11. Perfect Hashing.
11.1: Overview.
11.2: Chichelli’s Construction.
12. The Uniform Hashing Model.
12.1: An Idealized Hashing Model.
12.2: The Asymptotics of Uniform Hashing.
12.3: CollisionFree Hashing.
13. Hashing with Linear Probing.
13.1: Formulation and Preliminaries.
13.2: Performance Measures for LP Hashing.
13.3: All Cells Other than HT_{n1} in the HashTable of n Cells are Occupied.
13.4: mKeys Hashed into a Hash Table of n Cells Leaving Cell HT_{n1} Unoccupied.
13.5: The Probability Distribution for the Length of a Search.
13.6: Asymptotics.
13.7: Hashing with Linear Open Addressing: Coda.
13.8: A Possible Improvement to Linear Probing.
14. Double Hashing.
14.1: Formulation of Double Hashing.
14.2: Progressions and Strides.
14.3: The Number of Progressions Which Fill a HashTable Cell.
14.3.1: Progression Graphs.
14.4: Dominance.
14.5: InsertionCost Bounds Relating Uniform and Double Hashing.
14.6: UsuallyDoubleHash.
14.7: The UDH Chance Experiment and the Cost to Insert the Next Key by Double Hashing.
14.8: Proof of Equation (14.12a).
14.9: UsuallyDoubleHash.
14.10: Proof of Equation (14.12b).
15. Optimum Hashing.
15.1: The Ullman–Yao Framework.
15.1.1: The Ullman–Yao Hashing Functions.
15.1.2: Ullman–Yao INSERT(k) and SEARCH(k).
15.1.3: The Ullman–Yao Statistical Model.
15.2: The Rates at Which a Cell is Probed and Occupied.
15.3: Partitions of _{(i)}Scenarios, _{(i)}Subscenarios, and Their Skeletons.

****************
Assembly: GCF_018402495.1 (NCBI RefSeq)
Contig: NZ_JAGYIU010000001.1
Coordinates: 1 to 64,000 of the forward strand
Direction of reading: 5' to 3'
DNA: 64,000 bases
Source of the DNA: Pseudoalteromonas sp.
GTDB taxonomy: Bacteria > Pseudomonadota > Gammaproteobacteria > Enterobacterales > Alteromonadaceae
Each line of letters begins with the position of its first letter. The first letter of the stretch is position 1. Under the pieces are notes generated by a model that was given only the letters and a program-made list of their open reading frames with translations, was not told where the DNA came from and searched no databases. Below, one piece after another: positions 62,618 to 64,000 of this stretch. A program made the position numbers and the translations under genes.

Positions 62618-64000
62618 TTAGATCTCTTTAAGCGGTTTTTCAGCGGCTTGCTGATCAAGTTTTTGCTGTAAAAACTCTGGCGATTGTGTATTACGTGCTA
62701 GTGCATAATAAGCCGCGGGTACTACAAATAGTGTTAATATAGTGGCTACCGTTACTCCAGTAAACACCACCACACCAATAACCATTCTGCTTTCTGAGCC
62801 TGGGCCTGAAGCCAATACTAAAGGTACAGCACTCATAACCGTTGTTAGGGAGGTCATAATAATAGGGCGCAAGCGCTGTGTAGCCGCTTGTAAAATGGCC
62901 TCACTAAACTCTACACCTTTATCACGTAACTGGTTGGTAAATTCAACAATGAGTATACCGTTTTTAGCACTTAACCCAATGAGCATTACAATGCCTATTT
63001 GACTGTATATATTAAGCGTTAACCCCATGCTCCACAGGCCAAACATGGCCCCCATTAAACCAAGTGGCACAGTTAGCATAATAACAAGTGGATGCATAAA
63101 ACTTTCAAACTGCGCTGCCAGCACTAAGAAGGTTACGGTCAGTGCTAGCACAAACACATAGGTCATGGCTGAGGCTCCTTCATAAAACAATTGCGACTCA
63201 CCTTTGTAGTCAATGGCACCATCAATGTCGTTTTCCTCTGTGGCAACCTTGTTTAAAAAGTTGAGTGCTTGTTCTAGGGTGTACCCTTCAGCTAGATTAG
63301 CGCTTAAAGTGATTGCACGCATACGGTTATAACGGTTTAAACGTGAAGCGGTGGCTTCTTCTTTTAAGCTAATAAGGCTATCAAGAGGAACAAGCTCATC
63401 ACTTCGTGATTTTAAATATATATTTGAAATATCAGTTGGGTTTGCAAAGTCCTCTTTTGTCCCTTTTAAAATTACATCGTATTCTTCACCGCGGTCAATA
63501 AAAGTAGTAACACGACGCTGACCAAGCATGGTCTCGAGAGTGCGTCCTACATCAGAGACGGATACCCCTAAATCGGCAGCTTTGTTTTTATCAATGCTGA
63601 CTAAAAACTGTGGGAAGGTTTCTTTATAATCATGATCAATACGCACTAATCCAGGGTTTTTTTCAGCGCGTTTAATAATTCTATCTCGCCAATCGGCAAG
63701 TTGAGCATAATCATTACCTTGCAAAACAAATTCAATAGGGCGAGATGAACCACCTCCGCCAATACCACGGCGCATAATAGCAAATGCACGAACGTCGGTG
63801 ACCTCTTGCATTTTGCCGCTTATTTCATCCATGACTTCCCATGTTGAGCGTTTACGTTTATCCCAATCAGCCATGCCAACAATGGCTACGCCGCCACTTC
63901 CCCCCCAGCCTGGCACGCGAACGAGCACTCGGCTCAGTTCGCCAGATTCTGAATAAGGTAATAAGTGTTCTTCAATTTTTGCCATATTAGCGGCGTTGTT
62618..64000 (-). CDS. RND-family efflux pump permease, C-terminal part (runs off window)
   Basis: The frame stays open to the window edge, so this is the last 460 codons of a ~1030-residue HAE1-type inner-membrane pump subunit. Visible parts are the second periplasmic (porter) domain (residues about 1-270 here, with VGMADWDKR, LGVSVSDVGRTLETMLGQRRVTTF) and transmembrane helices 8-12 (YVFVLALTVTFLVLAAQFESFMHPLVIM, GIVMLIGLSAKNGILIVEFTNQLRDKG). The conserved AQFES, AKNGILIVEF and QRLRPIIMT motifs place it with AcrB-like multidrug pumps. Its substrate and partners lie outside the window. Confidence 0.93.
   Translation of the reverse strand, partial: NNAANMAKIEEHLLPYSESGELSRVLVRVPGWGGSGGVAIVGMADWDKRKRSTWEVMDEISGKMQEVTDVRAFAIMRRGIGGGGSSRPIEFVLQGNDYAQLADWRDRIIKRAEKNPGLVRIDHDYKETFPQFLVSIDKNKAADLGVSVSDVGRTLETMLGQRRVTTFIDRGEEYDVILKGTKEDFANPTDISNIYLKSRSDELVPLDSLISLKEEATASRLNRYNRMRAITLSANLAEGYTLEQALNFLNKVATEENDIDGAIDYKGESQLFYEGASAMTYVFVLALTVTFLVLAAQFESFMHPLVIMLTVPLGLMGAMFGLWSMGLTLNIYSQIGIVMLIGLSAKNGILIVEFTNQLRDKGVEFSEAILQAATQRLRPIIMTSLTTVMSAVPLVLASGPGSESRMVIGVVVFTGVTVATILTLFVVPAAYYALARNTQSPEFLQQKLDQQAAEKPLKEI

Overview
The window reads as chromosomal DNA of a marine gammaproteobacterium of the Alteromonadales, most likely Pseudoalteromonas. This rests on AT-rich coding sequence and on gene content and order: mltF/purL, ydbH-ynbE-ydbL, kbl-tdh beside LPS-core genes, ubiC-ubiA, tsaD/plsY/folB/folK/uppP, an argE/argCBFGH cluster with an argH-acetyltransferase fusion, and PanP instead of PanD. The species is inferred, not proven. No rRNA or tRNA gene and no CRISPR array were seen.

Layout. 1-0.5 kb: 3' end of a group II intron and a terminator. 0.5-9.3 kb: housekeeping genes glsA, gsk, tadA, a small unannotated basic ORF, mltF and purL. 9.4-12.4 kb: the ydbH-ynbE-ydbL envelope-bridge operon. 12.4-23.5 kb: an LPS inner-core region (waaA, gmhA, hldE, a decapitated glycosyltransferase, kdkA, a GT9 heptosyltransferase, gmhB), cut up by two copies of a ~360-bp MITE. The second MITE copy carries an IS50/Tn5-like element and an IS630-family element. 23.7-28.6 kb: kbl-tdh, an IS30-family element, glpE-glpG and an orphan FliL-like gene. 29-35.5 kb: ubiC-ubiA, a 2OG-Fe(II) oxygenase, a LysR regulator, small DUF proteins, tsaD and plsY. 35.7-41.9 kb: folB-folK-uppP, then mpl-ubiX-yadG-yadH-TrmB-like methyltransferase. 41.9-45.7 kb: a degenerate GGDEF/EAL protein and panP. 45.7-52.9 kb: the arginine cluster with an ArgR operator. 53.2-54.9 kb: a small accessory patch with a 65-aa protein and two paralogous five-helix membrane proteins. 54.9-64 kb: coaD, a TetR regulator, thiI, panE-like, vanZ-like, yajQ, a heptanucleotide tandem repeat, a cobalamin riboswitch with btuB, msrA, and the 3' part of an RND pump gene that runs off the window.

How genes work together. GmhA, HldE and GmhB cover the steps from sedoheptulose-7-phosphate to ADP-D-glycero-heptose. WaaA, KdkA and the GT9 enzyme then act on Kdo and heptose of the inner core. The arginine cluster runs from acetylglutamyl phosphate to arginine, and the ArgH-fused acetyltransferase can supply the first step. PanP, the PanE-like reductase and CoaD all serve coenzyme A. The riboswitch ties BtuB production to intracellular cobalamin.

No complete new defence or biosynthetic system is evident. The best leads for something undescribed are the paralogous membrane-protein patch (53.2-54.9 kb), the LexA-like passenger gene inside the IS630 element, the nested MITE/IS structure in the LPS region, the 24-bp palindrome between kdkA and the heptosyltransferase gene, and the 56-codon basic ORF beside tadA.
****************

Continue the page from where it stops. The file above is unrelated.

15.3.1: _{(i)}Subscenarios.
15.3.2: Skeletons.
15.4: Randomly Generated mScenarios.
15.5: Bounds on Random Sums.
15.6: Completing the Proof of Theorem 15.1.
PART III: SOME NOVEL APPLICATIONS OF HASHING.
16. KarpRabin String Searching.
16.1: Overview.
16.2: The Basic KarpRabin HashFingerprint Algorithm.
16.3: The Plain Vanilla KarpRabin Fingerprint Algorithm.
16.4: Some Estimates on Prime Numbers.
16.5: The Cost of False Matches in the Plain Vanilla KarpRabin Fingerprint Algorithm.
16.6: Variations on the Plain Vanilla KarpRabin Fingerprint Algorithm.
16.7: A Nonhashing KarpRabin Fingerprint.
17. Hashing Rock and Roll.
17.1: Overview of Audio Fingerprinting .
17.2: The Basics of Fingerprinting Music.
17.3: Haar Wavelet Coding.
17.4: MinHash.
17.5: Some Commercial Fingerprinting Products.
18. Hashing in ECommerce.
18.1: The Varied Applications of Cryptography.
18.2: Authentication.
18.3: The Need for Certificates.
18.4: Cryptographic Hash Functions.
18.5: X.509 Certificates and CCIT Standardization.
18.6: The Secure Socket Layer (SSL).
18.7: Trust on the Web ... Trust No One Over 40!
18.8: MD5.
18.9: Criticism of MD5.
18.10: The WangYu Collision Attack.
18.11: Steven’s Improvement to the WangYu Collision Attack.
18.12: The ChosenPrefix Attack on MD5.
18.13: The Rogue CA Attack Scenario.
18.14: The Secure Hash Algorithms.
18.15: Criticism of SHA1.
18.16: SHA2.
18.17: What Now?
Appendix 18: Sketch of the Steven’s Chosen Prefix Attack.
19. Hashing and the Secure Distribution of Digital Media.
19.1: Overview.
19.2: Intellectual Property (Copyrights and Patents).
19.3: Steganography.
19.4: Boil, Boil, Toil ... and But First, Carefully Mix.
19.5: Software Distribution Systems.
19.6: Watermarks.
19.7: An ImageProcessing Technique for Watermarking.
19.8: Using Geometric Hashing to Watermark Images.
19.9: Biometrics and Hashing.
19.10: The Dongle.
Appendix 19: ReedSolomon and Hadamard Coding.
Exercises and Solutions.
INDEX.